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University of Iowa News Release

May 27, 2004

Tyson Reads Memoir About Racial Change On Prairie Lights Series June 8

Timothy B. Tyson, a professor of African-American studies at the University of Wisconsin, will read from "Blood Done Sign My Name," his memoir of a tiny North Carolina town coming to terms with racial change in the '50s and '60s, at 8 p.m. Tuesday, June 8, in the Prairie Lights bookstore at 15 S. Dubuque St. in downtown Iowa City.

The free reading will be broadcast on the "Live from Prairie Lights" series, hosted by Julie Englander on UI radio station WSUI, AM 910. Listen on the internet at

Critic Jerry McCulley wrote, "When he was but 10 years old, Tim Tyson heard one of his boyhood friends in Oxford, N.C. excitedly blurt the words that were to forever change his life: 'Daddy and Roger and 'em shot 'em a nigger!'

"The cold-blooded street murder of young Henry Marrow by an ambitious, hot-tempered local businessman and his kin in the spring of 1970 would quickly fan the long-flickering flames of racial discord in the proud, insular tobacco town into explosions of rage and street violence. It would also turn the white Tyson down a long, troubled reconciliation with his Southern roots that eventually led to a professorship in African-American studies at the University of Wisconsin-Madison -- and this profoundly moving, if deeply troubling personal meditation on the true costs of America's historical racial divide..."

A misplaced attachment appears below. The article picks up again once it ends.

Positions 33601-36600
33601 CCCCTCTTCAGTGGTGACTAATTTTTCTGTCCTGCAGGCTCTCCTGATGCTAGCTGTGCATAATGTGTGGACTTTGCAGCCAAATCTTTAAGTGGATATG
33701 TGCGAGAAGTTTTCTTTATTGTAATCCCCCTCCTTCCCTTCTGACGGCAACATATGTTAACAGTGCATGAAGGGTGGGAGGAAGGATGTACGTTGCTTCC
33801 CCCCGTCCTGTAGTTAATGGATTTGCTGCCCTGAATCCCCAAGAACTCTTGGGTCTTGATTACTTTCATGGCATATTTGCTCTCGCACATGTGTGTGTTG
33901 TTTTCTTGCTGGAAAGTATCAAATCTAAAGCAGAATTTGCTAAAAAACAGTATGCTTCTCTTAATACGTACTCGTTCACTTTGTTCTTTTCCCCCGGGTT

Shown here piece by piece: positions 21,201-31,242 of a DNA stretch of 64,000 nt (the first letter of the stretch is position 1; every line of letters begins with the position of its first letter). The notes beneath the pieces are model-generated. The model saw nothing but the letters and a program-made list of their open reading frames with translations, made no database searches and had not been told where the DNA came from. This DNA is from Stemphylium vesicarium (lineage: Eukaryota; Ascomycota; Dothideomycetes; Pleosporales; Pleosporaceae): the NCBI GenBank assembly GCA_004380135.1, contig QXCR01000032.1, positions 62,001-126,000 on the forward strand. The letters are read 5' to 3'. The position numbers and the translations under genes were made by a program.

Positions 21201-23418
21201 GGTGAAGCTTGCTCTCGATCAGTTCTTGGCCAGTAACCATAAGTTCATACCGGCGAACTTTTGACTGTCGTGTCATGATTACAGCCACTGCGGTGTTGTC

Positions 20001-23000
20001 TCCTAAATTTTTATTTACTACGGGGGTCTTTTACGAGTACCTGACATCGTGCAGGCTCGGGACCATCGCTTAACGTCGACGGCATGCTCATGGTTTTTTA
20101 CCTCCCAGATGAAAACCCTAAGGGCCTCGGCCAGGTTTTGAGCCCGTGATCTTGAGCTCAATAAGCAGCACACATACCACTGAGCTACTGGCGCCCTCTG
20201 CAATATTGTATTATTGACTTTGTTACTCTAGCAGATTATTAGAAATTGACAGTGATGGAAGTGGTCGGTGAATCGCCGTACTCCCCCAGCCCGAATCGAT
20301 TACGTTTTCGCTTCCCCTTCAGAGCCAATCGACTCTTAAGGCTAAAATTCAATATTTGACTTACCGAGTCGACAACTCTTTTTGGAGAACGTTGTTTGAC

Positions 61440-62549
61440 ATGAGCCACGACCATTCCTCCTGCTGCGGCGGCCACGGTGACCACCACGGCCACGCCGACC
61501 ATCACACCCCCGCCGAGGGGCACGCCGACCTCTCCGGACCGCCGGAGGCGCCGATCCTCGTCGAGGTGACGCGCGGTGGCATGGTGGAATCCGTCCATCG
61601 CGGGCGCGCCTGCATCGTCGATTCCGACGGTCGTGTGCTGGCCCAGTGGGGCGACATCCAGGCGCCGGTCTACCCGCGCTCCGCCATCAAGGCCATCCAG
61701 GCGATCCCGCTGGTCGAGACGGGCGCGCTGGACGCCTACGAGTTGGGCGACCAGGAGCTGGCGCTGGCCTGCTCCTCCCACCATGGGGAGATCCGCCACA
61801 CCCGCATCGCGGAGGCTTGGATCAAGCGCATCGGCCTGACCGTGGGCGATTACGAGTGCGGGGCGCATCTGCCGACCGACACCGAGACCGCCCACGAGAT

"The details are often chilling: Oxford simply closed its public recreation facilities rather than integrate them; Marrow's accused murderers were publicly condemned, yet acquitted; the very town's newspaper records of the events -- and indeed the author's later account for his graduate thesis -- mysteriously removed from local public records. But Tyson's own impassioned personal history lessons here won't be denied; they're painful, yet necessary reminders of a poisonous American racial legacy..."

Tyson's book "Radio Free Dixie: Robert F. Williams and the Roots of Black Power," won the James Rawley Prize and was co-winner of the Frederick Jackson Turner Prize. He was coeditor, with David S. Cecelski, of "Democracy Betrayed: The Wilmington Race Riot of 1898 and its Legacy," which won the Outstanding Book Award from the Gustavus Myers Center for the Study of Human Rights.

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